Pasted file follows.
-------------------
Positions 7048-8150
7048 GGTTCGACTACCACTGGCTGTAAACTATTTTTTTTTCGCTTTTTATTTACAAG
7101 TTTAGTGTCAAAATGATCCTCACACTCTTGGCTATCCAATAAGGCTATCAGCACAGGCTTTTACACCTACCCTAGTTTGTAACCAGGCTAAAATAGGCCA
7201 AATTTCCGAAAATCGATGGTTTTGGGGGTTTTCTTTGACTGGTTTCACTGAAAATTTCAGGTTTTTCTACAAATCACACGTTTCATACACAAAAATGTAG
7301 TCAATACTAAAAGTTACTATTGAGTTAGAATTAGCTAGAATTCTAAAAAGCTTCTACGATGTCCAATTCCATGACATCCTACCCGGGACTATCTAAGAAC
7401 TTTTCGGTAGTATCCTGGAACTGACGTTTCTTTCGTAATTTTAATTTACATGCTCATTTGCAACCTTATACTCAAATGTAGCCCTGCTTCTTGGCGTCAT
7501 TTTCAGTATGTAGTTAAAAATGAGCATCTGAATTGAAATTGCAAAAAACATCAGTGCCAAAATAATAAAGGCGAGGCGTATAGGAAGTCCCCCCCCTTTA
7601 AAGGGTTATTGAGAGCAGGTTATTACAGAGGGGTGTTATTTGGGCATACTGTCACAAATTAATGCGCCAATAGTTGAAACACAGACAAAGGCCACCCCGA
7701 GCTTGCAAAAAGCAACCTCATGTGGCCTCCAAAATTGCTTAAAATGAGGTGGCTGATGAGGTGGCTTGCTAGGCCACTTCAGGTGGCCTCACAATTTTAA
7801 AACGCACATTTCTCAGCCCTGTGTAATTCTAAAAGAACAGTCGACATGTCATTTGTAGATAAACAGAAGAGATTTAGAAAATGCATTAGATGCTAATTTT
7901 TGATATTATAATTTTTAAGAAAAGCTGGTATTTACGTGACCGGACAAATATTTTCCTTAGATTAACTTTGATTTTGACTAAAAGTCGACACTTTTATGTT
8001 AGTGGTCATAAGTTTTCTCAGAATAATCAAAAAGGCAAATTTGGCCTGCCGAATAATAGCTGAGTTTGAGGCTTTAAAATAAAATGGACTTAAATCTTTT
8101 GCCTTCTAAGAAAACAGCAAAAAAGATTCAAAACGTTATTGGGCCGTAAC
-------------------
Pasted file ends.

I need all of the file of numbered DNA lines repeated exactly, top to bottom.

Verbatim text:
Positions 7048-8150
7048 GGTTCGACTACCACTGGCTGTAAACTATTTTTTTTTCGCTTTTTATTTACAAG
7101 TTTAGTGTCAAAATGATCCTCACACTCTTGGCTATCCAATAAGGCTATCAGCACAGGCTTTTACACCTACCCTAGTTTGTAACCAGGCTAAAATAGGCCA
7201 AATTTCCGAAAATCGATGGTTTTGGGGGTTTTCTTTGACTGGTTTCACTGAAAATTTCAGGTTTTTCTACAAATCACACGTTTCATACACAAAAATGTAG
7301 TCAATACTAAAAGTTACTATTGAGTTAGAATTAGCTAGAATTCTAAAAAGCTTCTACGATGTCCAATTCCATGACATCCTACCCGGGACTATCTAAGAAC
7401 TTTTCGGTAGTATCCTGGAACTGACGTTTCTTTCGTAATTTTAATTTACATGCTCATTTGCAACCTTATACTCAAATGTAGCCCTGCTTCTTGGCGTCAT
7501 TTTCAGTATGTAGTTAAAAATGAGCATCTGAATTGAAATTGCAAAAAACATCAGTGCCAAAATAATAAAGGCGAGGCGTATAGGAAGTCCCCCCCCTTTA
7601 AAGGGTTATTGAGAGCAGGTTATTACAGAGGGGTGTTATTTGGGCATACTGTCACAAATTAATGCGCCAATAGTTGAAACACAGACAAAGGCCACCCCGA
7701 GCTTGCAAAAAGCAACCTCATGTGGCCTCCAAAATTGCTTAAAATGAGGTGGCTGATGAGGTGGCTTGCTAGGCCACTTCAGGTGGCCTCACAATTTTAA
7801 AACGCACATTTCTCAGCCCTGTGTAATTCTAAAAGAACAGTCGACATGTCATTTGTAGATAAACAGAAGAGATTTAGAAAATGCATTAGATGCTAATTTT
7901 TGATATTATAATTTTTAAGAAAAGCTGGTATTTACGTGACCGGACAAATATTTTCCTTAGATTAACTTTGATTTTGACTAAAAGTCGACACTTTTATGTT
8001 AGTGGTCATAAGTTTTCTCAGAATAATCAAAAAGGCAAATTTGGCCTGCCGAATAATAGCTGAGTTTGAGGCTTTAAAATAAAATGGACTTAAATCTTTT
8101 GCCTTCTAAGAAAACAGCAAAAAAGATTCAAAACGTTATTGGGCCGTAAC